Penn Vet | Article
Contact
New Bolton Center Kennett Square, PA
Emergencies & Appointments:
610-444-5800
Directions
Ryan Hospital Philadelphia, PA
Emergencies:
215-746-8911
Appointments:
215-746-8387
Directions

Demystifying feline behavior

By Katherine Unger Baillie | kbaillie@upenn.edu | 215-898-9194 Published: Feb 19, 2020
Carlo Siracusa, associate professor of clinical behavior medicine at Penn Vet.
Carlo Siracusa, associate professor of clinical behavior medicine at Penn Vet.

They know their names. We can read their facial expressions, sort of. And some of them really like having us around. These are among the purported findings of recent scientific studies aimed at deciphering the behavior of some of our most mysterious yet ubiquitous companions: pet cats.

Yet research into cat behavior is extremely limited, and, according to veterinary behavior expert Carlo Siracusa and animal ethics and welfare professor James Serpell of Penn’s School of Veterinary Medicine, the mainstream media—and sometimes scientists themselves—have a habit of overinterpreting such studies. 

James Serpell, professor of ethics and animal welfare at the School of Veterinary Medicine. (Image: Eric Sucar)
James Serpell, professor of ethics and animal welfare at the School of Veterinary Medicine. (Image: Eric Sucar)
 

So, what do we know about cat behavior? To mark National Cat Health Month, and the upcoming publication of “Decoding Your Cat,” a book Siracusa co-edited to give cat owners access to digestible, yet science-based information, Penn Today spoke with Siracusa and Serpell about their own research on cat behavior and their thoughts on the field.

The conversation, driven by Siracusa’s and Serpell’s scientific and clinical expertise and peppered with anecdotes from their own experiences as cat owners, helps contextualize recent findings in cat behavioral science, underscores why cats are far from “low-maintenance dogs,” and offers guidance for cat owners.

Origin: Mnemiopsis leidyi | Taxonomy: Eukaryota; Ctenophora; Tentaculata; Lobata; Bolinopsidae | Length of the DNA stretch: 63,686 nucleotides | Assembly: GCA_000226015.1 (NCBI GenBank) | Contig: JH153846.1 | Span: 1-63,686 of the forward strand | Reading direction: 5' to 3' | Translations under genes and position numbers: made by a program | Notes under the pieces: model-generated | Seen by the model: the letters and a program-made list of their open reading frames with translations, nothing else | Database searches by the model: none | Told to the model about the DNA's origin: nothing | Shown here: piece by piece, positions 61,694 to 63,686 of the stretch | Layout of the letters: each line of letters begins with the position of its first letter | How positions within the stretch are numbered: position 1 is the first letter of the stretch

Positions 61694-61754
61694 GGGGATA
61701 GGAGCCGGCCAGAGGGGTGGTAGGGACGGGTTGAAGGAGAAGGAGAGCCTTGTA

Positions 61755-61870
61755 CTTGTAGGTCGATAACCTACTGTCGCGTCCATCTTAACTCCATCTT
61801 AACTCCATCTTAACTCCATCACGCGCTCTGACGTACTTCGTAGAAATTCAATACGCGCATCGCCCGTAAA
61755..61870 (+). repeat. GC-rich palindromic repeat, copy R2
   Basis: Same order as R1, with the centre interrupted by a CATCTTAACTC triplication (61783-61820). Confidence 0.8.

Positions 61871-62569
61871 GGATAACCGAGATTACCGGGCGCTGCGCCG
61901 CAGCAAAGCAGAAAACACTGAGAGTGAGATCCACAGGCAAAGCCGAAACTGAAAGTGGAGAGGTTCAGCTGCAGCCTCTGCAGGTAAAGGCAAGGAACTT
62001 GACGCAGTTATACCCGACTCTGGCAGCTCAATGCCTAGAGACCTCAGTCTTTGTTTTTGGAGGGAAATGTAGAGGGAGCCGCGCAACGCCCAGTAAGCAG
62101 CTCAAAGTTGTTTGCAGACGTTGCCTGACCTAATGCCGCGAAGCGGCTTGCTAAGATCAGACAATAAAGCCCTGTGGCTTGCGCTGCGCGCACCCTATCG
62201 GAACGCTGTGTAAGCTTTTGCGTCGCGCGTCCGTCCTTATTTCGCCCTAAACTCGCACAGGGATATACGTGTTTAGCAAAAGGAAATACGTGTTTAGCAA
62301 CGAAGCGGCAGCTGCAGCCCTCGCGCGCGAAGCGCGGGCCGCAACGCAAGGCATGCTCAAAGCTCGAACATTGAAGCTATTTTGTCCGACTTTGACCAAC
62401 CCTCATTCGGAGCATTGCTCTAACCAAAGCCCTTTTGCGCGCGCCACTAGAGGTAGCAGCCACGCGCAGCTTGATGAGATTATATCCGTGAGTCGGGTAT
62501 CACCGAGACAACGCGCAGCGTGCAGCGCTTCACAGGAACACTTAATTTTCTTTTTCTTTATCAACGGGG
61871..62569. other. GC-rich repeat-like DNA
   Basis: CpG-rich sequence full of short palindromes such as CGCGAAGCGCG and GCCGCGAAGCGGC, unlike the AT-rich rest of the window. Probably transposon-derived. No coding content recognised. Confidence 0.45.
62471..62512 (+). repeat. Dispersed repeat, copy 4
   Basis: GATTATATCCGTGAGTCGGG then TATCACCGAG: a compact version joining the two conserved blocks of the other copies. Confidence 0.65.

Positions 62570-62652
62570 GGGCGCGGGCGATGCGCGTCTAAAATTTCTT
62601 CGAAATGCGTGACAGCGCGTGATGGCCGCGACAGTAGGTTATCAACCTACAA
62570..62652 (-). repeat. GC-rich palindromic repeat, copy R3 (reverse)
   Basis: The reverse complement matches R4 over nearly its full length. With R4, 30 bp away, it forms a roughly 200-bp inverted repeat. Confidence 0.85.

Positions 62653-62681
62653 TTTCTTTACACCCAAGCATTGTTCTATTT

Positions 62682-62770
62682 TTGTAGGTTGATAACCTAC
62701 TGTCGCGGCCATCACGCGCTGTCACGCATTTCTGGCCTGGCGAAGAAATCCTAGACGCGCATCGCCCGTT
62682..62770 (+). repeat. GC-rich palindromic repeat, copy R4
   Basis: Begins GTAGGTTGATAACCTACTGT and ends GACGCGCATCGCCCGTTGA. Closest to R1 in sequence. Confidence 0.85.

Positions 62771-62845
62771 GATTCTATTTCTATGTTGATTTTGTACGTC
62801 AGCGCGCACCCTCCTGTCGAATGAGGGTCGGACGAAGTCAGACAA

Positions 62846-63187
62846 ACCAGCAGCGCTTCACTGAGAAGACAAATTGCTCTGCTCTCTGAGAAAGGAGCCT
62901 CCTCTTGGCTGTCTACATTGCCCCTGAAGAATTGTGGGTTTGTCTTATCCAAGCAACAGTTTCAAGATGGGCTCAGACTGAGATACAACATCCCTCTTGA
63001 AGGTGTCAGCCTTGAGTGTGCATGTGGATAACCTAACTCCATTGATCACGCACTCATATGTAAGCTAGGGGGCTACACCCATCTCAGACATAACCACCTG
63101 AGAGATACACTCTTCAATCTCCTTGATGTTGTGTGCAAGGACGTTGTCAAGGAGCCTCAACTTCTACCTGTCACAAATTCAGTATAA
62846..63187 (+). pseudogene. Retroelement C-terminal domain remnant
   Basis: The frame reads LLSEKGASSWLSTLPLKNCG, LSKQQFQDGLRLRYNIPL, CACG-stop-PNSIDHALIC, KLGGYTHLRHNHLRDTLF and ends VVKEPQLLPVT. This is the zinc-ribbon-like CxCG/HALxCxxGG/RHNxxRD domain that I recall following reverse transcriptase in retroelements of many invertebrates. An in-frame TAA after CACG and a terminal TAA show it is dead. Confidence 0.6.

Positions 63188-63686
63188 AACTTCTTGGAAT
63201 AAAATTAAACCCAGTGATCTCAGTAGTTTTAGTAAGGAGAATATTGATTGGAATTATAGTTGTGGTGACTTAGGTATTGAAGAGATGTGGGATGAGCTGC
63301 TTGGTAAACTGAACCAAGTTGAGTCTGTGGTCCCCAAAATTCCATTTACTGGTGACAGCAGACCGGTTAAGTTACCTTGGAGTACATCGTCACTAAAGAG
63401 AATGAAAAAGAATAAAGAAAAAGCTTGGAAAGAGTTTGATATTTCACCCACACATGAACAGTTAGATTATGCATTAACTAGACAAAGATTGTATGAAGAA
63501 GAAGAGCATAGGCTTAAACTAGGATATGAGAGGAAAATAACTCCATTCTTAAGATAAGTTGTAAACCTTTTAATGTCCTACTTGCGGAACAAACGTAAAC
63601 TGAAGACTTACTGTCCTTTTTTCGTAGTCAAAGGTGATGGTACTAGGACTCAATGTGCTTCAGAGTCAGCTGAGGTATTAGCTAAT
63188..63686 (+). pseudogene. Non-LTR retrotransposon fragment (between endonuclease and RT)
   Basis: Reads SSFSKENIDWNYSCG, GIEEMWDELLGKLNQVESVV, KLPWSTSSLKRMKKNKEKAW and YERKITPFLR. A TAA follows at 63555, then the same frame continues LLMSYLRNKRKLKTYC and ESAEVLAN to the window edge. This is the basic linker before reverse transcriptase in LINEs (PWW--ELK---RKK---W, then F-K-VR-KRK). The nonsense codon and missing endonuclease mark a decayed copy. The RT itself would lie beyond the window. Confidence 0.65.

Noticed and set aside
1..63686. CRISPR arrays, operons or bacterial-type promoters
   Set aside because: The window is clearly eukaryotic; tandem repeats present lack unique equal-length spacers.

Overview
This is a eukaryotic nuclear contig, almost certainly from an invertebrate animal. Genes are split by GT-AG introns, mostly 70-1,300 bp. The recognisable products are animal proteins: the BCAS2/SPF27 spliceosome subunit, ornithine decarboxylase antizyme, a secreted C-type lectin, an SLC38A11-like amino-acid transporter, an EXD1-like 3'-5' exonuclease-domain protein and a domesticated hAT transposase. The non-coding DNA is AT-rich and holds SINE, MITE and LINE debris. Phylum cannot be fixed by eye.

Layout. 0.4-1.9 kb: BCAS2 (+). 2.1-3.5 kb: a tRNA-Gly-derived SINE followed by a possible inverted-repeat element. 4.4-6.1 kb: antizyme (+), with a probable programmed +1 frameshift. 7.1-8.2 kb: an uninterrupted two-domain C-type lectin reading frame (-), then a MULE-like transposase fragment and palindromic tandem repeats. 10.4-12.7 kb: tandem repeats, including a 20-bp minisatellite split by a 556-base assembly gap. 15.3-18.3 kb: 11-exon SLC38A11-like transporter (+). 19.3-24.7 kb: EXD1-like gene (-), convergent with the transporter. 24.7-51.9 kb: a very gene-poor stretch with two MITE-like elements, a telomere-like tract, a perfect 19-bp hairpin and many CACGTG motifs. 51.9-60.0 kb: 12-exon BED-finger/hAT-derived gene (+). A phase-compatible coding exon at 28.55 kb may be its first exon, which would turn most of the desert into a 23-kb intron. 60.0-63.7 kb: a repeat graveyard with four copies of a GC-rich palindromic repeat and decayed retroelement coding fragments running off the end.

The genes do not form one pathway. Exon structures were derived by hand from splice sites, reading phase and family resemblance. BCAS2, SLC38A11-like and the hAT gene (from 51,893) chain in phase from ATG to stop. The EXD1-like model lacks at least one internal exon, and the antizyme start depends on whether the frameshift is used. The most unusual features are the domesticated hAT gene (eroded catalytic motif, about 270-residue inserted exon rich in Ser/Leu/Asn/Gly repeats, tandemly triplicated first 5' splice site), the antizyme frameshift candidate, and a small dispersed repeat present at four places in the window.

One study of cat behavior showed that cats recognize their names, and another showed they can bond securely to their owners. Overall, however, there seem to be a lot more studies of dog behavior. Why is that?

Siracusa: Even though I consider myself a cat person, most of the work that I’ve done is on dogs because that’s where the funding is. In our behavior clinics we see many fewer cats than dogs, I’m talking like 95% dogs and 5% cats. I think this is related in part to the fact that there is much less expectation for cat behaviors. If you have a dog growl and bark at everyone who comes to your apartment, that’s a major problem, but if your cat hisses and then runs and hides, nobody cares.

Serpell: Studies show that people are on average less attached to their cats and spend less money on their cats. Cats are numerically more common than dogs in the United States, but there are fewer cat-owning households than dog-owning households, which means that people may be owning more than one cat and thus have less to spend on each one.

But recently the Morris Animal Foundation sent a survey to veterinarians around the country and asked what they consider to be areas of primary importance that they needed help with. Almost at the top of the list was cat behavior problems.

So, I think people are getting on board slowly with the idea that pet owners are becoming more attached to their cats and that they are becoming much more significant members of people’s social groups.

Is there something intrinsic to cats that explains this lack of attention to behavioral science compared to dogs?